Government announces HS2 construction delay to cut costs
The Government has announced that construction of part of HS2 will be delayed by two years to save money.
Construction of HS2 between Birmingham and Crewe will be delayed by two years, Transport Secretary Mark Harper said on Thursday.
Mr Harper said: “We have seen significant inflationary pressure and increased project costs, and so we will rephrase construction by two years, with an aim to deliver high-speed services to Crewe and the North West as soon as possible after accounting for the delay in construction. “
He also announced setbacks to key road projects as he blamed the pressures of soaring inflation and increasing costs.
HS2 has been dogged by criticism over its finances.
A budget of £55.7 billion for the whole of the project was set in 2015.
But the target cost excluding the eastern leg of Phase 2b from the West Midlands to the East Midlands has ballooned to between £53 billion and £71 billion.
Rail minister Huw Merriman told the Commons last week that the Government is "absolutely committed" to delivering HS2 but "cost pressures" must be examined.
Responding earlier to reports that the project would be delayed, Prime Minister Rishi Sunak's official spokesman said: "You will know there's work already under way on HS2.
"Equally the rail minister has been clear we're continuing to look at any cost pressures and ensure the project delivers value for money for taxpayers."
HS2 Ltd chief executive Mark Thurston recently said the project has suffered a "significant" impact from inflation adding to the cost of building materials, labour, fuel and energy.
"We're looking at the timing of the project, the phasing of the project, we're looking at where we can use our supply chain to secure a lot of those things that are costing us more through inflation," he told the BBC.
Conservative MP Simon Clarke, former chief secretary to the Treasury, described delaying the project as a "sensible decision".
He said: "Having observed HS2's progress as chief secretary, I have serious doubts as to value for money and cost control."
Michael Fabricant, also a Tory MP, said he will ask the Government whether the delay "marks the end of HS2 north of Birmingham" and if the "damage" done in southern Staffordshire - including to his Lichfield constituency - will be repaired.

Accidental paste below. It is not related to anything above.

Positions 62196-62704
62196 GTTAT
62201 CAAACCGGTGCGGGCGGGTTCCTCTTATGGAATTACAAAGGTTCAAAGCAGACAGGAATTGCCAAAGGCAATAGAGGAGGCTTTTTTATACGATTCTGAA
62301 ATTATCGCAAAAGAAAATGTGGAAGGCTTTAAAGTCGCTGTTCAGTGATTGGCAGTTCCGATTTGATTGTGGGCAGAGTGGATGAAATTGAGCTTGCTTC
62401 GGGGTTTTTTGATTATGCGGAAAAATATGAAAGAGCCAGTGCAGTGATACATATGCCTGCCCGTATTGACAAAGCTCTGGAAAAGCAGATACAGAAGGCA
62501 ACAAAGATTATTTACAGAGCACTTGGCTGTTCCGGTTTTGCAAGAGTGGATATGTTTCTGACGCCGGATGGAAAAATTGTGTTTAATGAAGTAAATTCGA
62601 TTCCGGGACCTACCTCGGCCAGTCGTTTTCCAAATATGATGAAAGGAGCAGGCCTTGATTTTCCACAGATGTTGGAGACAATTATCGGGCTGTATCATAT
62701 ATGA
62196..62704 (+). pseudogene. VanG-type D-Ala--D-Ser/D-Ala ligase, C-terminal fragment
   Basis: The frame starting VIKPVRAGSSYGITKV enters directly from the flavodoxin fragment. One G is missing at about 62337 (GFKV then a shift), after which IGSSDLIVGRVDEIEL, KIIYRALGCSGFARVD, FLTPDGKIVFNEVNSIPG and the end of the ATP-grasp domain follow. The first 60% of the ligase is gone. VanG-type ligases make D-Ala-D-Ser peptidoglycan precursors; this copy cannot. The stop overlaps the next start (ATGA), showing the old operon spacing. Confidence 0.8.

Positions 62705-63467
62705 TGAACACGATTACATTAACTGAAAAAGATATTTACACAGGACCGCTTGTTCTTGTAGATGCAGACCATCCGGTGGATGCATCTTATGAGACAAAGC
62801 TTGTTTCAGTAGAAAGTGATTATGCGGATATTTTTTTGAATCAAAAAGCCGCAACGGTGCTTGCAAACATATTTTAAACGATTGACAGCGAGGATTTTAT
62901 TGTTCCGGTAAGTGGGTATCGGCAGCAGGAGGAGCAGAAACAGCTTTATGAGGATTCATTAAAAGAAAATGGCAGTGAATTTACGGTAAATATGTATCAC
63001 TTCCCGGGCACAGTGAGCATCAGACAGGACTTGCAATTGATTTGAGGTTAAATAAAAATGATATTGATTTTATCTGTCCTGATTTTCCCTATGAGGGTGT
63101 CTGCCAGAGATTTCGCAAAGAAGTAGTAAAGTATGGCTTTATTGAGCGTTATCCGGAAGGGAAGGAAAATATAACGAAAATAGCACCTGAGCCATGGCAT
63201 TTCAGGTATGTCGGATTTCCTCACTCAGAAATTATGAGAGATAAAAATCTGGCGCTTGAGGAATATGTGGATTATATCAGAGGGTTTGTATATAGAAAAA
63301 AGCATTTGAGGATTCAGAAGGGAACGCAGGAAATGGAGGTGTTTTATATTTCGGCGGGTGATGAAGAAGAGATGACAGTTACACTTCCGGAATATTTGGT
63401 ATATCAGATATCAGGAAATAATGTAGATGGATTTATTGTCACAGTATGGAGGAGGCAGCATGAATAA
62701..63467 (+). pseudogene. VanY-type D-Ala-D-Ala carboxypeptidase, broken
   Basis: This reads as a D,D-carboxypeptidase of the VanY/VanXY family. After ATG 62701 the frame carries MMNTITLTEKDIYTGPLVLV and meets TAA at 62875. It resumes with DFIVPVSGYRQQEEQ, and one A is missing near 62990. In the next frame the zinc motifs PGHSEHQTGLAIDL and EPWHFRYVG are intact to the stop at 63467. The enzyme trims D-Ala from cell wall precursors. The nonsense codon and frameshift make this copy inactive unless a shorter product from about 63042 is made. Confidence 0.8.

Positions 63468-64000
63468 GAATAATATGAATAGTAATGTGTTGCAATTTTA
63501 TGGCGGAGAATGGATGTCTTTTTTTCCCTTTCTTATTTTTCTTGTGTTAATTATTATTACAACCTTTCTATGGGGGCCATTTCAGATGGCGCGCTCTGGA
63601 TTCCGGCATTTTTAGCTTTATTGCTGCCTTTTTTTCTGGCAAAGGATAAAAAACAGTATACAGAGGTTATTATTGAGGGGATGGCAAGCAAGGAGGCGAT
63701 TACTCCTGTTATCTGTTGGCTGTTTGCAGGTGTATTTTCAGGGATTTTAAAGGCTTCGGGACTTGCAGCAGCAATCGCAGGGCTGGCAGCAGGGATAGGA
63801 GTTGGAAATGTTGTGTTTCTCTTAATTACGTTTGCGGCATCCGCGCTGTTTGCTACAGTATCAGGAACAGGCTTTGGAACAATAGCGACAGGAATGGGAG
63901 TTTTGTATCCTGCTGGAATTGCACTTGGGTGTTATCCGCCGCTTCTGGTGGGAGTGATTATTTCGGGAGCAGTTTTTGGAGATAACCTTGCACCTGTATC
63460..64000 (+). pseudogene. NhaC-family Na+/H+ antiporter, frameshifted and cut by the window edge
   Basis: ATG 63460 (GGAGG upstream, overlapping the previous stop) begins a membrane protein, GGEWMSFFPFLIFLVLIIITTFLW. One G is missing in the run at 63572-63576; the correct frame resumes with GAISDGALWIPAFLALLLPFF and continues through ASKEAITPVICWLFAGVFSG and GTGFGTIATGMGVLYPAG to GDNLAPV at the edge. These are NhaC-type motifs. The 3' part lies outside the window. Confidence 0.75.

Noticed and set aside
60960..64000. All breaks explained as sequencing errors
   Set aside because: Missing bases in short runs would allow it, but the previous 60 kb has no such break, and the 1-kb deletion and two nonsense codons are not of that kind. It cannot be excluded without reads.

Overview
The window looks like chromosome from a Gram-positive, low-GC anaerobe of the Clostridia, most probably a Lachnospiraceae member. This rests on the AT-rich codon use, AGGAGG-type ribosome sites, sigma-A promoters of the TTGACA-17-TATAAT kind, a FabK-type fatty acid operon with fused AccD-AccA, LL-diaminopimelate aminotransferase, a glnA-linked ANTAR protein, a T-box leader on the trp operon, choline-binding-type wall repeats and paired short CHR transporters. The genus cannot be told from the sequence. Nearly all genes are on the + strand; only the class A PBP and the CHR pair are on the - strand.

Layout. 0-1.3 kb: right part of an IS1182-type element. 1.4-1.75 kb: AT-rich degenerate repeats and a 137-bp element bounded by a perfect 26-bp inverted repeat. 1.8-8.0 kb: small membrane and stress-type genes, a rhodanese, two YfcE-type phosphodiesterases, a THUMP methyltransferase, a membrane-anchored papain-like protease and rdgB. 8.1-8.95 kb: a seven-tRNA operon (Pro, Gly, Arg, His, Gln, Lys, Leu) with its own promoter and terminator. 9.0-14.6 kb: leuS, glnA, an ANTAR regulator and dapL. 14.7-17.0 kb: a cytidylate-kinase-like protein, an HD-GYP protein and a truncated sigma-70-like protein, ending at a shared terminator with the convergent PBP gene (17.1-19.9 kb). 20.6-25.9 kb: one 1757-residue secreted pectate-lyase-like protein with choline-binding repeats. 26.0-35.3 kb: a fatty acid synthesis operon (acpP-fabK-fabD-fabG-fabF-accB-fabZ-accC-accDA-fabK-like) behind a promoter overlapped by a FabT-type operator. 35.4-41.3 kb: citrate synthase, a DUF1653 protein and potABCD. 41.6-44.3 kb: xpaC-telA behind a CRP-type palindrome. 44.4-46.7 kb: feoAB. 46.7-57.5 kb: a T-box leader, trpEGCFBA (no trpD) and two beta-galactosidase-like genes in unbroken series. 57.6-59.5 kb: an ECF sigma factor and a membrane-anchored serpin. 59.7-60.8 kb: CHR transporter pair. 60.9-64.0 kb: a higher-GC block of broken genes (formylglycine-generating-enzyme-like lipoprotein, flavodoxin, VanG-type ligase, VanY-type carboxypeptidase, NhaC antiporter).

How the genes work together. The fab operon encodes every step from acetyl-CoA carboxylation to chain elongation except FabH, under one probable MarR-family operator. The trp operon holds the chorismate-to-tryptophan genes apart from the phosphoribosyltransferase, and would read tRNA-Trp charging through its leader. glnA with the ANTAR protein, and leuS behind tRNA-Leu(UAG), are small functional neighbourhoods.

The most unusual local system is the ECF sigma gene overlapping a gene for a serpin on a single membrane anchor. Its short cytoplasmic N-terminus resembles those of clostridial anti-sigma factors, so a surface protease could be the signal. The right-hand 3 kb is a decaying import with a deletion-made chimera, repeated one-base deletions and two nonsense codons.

He added: "Simply saying the project is delayed is not good enough.
"This project with the backing of Labour and the Lib Dems should never have gone ahead in the first place.
"Covid has encouraged remote working and even now regular rail commutes are down by 40% on pre-Covid levels.
"The Government are well aware this makes the business case for HS2 even less convincing than it was in the first place."
But the leader of Birmingham City Council, Ian Ward, said the decision to delay part of the route represents "another betrayal of the Midlands and the North, making a mockery of the Government's empty promises to level up the UK economy".
The Labour councillor said in a video message posted on Twitter: "HS2 has the potential to deliver economic growth across the country, but it is being undermined by the Government at every turn.
"We will only truly see the full benefits of HS2 when Birmingham and the Midlands are at the very heart of a national network.
"So another delay represents a massive blow to this once-in-a-generation opportunity to re-balance the UK economy."
Andy Bagnall, chief executive for rail industry lobby group Rail Partners, said: "While inflationary pressures make infrastructure projects more challenging, it is critical for Britain's economy and meeting net zero targets that large sections of HS2 are not delayed, which will ultimately increase the overall cost.
"We must address industry financial challenges across infrastructure and operations head on - not focusing solely on cost reduction, but also on driving revenues to close the financial gap and reduce the railway's reliance on taxpayer funding."
In October last year, the Transport Secretary said the forecast for when HS2's phases would be complete remained within planned ranges.
That involved Phase One - connecting London with Birmingham - opening between 2029 and 2033.
Services will initially start and end at Old Oak Common, west London, due to delays at Euston.
Mr Harper said then Phase 2a - extending the line from Birmingham to Crewe - was "on track" to be completed between 2030 and 2034.
The date range for the western leg of Phase 2b - connecting Crewe with Manchester - remained between 2035 and 2041, the Cabinet minister added.
No timetable has been set for when the eastern leg of that phase will open as it is at the early stage of development.
A planned extension to Leeds was shelved in November 2021.